Limited evidence for effectiveness of drug-eluting coronary artery stents

Clinical question: 
How effective are drug-eluting stents compared with bare metal stents in the reduction of cardiac events (angina or acute coronary syndrome)?
Bottom line: 
Drug-eluting stents are effective in reducing rates of restenosis but are not superior to standard bare metal stents in terms of decreasing deaths, myocardial infarction or thrombosis. Drug-eluting stents evaluated contained sirolimus, paclitaxel, dexamethasone, zotarolimus, everolimus and tacrolimus.
The review was unable to report outcomes uniformly across all-time points and for all outcomes for all drugs. Long-term efficacy and safety data have not yet been confirmed as few trials reported outcomes beyond one or two years.
Coronary artery stents are small, tubular devices used to “scaffold” vessels open during percutaneous transluminal coronary angioplasty. Restenosis of vessels treated with stents is a problem; in order to reduce restenosis, stents that elute drugs over time have been developed. However, there is a need to assess their clinical benefit prior to recommending their use. The increased cost of drug-eluting stents and current lack of evidence of their cost-effectiveness means that various health funding agencies are limiting or regulating their use.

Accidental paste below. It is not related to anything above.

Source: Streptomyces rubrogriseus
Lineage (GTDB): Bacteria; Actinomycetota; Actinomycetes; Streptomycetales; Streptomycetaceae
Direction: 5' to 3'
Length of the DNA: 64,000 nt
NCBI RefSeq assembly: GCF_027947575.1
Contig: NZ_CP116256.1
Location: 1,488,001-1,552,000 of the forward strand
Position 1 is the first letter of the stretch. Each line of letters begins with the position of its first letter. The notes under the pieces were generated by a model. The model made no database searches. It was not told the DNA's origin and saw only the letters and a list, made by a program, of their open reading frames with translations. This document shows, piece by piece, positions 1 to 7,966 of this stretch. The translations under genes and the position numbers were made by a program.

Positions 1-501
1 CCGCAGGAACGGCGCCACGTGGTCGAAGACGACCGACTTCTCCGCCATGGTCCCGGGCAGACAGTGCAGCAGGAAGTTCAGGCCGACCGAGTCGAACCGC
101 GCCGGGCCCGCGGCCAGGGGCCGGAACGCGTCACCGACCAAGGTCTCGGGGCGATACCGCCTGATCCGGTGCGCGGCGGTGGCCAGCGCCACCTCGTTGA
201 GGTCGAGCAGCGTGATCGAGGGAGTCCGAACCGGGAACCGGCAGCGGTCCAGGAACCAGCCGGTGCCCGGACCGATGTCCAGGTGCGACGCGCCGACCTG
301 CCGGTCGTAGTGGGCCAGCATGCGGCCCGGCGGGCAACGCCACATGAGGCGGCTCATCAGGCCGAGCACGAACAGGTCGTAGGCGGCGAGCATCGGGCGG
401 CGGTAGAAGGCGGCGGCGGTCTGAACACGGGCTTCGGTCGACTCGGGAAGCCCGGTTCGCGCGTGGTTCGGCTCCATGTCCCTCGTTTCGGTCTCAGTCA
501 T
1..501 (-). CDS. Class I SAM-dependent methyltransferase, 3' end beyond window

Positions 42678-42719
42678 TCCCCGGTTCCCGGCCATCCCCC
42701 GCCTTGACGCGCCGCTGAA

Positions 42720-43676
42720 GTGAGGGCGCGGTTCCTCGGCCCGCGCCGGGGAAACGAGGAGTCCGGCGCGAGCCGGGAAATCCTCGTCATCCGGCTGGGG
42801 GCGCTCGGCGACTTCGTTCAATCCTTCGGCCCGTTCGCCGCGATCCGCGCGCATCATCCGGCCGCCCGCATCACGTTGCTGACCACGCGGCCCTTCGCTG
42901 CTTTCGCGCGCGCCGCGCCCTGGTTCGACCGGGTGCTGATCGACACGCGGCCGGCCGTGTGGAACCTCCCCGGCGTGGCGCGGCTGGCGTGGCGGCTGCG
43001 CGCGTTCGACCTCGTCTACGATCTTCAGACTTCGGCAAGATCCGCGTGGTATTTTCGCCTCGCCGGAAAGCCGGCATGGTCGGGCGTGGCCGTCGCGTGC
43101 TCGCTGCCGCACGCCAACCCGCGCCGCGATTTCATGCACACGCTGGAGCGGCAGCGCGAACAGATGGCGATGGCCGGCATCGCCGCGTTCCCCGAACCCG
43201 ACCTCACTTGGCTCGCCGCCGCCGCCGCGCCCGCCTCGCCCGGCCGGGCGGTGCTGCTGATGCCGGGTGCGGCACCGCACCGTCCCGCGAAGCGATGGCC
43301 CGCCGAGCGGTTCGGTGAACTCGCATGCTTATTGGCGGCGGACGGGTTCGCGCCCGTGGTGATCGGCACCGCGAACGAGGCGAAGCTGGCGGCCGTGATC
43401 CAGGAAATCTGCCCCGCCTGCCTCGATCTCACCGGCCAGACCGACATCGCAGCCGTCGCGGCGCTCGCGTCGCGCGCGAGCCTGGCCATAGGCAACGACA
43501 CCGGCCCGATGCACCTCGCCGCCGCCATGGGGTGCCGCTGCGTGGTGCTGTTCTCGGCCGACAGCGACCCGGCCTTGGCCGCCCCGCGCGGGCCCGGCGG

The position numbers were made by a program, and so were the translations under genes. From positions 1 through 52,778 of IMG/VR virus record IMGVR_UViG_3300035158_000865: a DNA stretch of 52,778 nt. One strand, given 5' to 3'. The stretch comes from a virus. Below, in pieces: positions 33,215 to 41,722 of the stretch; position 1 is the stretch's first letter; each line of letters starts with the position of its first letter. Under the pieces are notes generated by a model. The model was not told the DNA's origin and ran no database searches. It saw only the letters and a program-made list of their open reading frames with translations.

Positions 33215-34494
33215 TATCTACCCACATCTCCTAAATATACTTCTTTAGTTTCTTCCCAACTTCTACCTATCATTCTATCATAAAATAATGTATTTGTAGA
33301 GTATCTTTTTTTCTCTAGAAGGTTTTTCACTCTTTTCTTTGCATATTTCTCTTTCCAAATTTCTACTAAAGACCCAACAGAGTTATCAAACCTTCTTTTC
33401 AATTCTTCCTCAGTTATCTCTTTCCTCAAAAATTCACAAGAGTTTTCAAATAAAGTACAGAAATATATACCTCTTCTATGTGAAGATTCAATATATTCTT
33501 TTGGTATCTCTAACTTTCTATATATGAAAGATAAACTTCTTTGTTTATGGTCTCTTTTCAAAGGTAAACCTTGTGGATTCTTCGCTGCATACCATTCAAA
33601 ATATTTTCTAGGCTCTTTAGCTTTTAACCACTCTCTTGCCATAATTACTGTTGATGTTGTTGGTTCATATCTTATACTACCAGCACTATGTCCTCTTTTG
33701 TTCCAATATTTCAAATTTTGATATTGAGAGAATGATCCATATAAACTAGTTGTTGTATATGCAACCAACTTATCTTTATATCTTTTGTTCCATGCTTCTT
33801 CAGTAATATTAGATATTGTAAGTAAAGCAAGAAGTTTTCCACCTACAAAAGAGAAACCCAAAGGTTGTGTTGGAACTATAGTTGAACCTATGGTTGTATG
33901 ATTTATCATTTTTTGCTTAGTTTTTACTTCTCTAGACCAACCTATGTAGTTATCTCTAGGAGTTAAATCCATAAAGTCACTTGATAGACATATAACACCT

Review CD#: 
July, 2010
Authored by: 
Brian R McAvoy